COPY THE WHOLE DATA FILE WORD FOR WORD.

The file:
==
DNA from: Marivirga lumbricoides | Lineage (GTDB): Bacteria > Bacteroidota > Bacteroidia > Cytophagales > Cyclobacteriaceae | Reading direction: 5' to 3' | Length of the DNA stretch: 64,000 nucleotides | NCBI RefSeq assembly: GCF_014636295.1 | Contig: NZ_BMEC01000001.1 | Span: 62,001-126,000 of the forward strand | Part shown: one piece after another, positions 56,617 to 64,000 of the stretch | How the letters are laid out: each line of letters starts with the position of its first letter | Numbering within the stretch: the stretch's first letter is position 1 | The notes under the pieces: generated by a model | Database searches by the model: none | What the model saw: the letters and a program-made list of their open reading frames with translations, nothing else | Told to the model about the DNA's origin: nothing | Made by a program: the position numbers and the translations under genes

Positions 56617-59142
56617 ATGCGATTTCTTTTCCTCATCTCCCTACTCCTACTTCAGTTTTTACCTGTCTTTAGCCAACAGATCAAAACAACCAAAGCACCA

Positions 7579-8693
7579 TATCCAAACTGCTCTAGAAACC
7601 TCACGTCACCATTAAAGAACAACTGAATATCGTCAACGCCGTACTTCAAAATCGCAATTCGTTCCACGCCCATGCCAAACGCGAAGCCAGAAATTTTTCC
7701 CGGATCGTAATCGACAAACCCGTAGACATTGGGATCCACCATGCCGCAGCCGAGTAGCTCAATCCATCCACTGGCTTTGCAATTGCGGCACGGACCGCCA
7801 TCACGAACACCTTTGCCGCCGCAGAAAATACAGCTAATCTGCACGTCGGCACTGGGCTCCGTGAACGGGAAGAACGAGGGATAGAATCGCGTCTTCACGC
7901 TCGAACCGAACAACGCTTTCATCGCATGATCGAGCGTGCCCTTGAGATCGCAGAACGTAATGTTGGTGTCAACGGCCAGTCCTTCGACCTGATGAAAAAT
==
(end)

DNA from: Marivirga lumbricoides | Lineage (GTDB): Bacteria > Bacteroidota > Bacteroidia > Cytophagales > Cyclobacteriaceae | Reading direction: 5' to 3' | Length of the DNA stretch: 64,000 nucleotides | NCBI RefSeq assembly: GCF_014636295.1 | Contig: NZ_BMEC01000001.1 | Span: 62,001-126,000 of the forward strand | Part shown: one piece after another, positions 56,617 to 64,000 of the stretch | How the letters are laid out: each line of letters starts with the position of its first letter | Numbering within the stretch: the stretch's first letter is position 1 | The notes under the pieces: generated by a model | Database searches by the model: none | What the model saw: the letters and a program-made list of their open reading frames with translations, nothing else | Told to the model about the DNA's origin: nothing | Made by a program: the position numbers and the translations under genes

Positions 56617-59142
56617 ATGCGATTTCTTTTCCTCATCTCCCTACTCCTACTTCAGTTTTTACCTGTCTTTAGCCAACAGATCAAAACAACCAAAGCACCA

Positions 7579-8693
7579 TATCCAAACTGCTCTAGAAACC
7601 TCACGTCACCATTAAAGAACAACTGAATATCGTCAACGCCGTACTTCAAAATCGCAATTCGTTCCACGCCCATGCCAAACGCGAAGCCAGAAATTTTTCC
7701 CGGATCGTAATCGACAAACCCGTAGACATTGGGATCCACCATGCCGCAGCCGAGTAGCTCAATCCATCCACTGGCTTTGCAATTGCGGCACGGACCGCCA
7801 TCACGAACACCTTTGCCGCCGCAGAAAATACAGCTAATCTGCACGTCGGCACTGGGCTCCGTGAACGGGAAGAACGAGGGATAGAATCGCGTCTTCACGC
7901 TCGAACCGAACAACGCTTTCATCGCATGATCGAGCGTGCCCTTGAGATCGCAGAACGTAATGTTGGTGTCAACGGCCAGTCCTTCGACCTGATGAAAAAT